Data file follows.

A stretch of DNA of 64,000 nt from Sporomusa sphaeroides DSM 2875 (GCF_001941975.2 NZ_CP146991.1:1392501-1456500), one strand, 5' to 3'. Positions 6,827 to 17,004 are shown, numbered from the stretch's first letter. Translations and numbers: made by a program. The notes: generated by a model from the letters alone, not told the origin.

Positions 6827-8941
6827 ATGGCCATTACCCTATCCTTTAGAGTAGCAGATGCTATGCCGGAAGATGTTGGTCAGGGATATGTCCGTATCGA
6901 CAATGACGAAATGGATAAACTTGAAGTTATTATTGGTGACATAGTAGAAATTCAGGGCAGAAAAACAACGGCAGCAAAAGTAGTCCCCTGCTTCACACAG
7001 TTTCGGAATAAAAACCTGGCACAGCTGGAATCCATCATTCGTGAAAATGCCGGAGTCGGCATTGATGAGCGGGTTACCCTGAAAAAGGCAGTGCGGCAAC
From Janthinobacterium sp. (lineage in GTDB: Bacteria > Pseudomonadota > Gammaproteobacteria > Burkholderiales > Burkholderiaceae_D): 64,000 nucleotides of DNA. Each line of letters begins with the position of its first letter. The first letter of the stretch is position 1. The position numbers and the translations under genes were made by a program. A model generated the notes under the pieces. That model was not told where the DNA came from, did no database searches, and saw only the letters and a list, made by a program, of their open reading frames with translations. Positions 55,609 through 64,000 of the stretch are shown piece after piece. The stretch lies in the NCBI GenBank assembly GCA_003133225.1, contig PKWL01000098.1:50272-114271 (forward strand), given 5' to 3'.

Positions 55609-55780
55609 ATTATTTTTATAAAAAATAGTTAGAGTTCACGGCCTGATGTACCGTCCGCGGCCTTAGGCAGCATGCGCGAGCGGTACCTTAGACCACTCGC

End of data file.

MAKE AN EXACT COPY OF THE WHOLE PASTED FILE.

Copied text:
A stretch of DNA of 64,000 nt from Sporomusa sphaeroides DSM 2875 (GCF_001941975.2 NZ_CP146991.1:1392501-1456500), one strand, 5' to 3'. Positions 6,827 to 17,004 are shown, numbered from the stretch's first letter. Translations and numbers: made by a program. The notes: generated by a model from the letters alone, not told the origin.

Positions 6827-8941
6827 ATGGCCATTACCCTATCCTTTAGAGTAGCAGATGCTATGCCGGAAGATGTTGGTCAGGGATATGTCCGTATCGA
6901 CAATGACGAAATGGATAAACTTGAAGTTATTATTGGTGACATAGTAGAAATTCAGGGCAGAAAAACAACGGCAGCAAAAGTAGTCCCCTGCTTCACACAG
7001 TTTCGGAATAAAAACCTGGCACAGCTGGAATCCATCATTCGTGAAAATGCCGGAGTCGGCATTGATGAGCGGGTTACCCTGAAAAAGGCAGTGCGGCAAC
From Janthinobacterium sp. (lineage in GTDB: Bacteria > Pseudomonadota > Gammaproteobacteria > Burkholderiales > Burkholderiaceae_D): 64,000 nucleotides of DNA. Each line of letters begins with the position of its first letter. The first letter of the stretch is position 1. The position numbers and the translations under genes were made by a program. A model generated the notes under the pieces. That model was not told where the DNA came from, did no database searches, and saw only the letters and a list, made by a program, of their open reading frames with translations. Positions 55,609 through 64,000 of the stretch are shown piece after piece. The stretch lies in the NCBI GenBank assembly GCA_003133225.1, contig PKWL01000098.1:50272-114271 (forward strand), given 5' to 3'.

Positions 55609-55780
55609 ATTATTTTTATAAAAAATAGTTAGAGTTCACGGCCTGATGTACCGTCCGCGGCCTTAGGCAGCATGCGCGAGCGGTACCTTAGACCACTCGC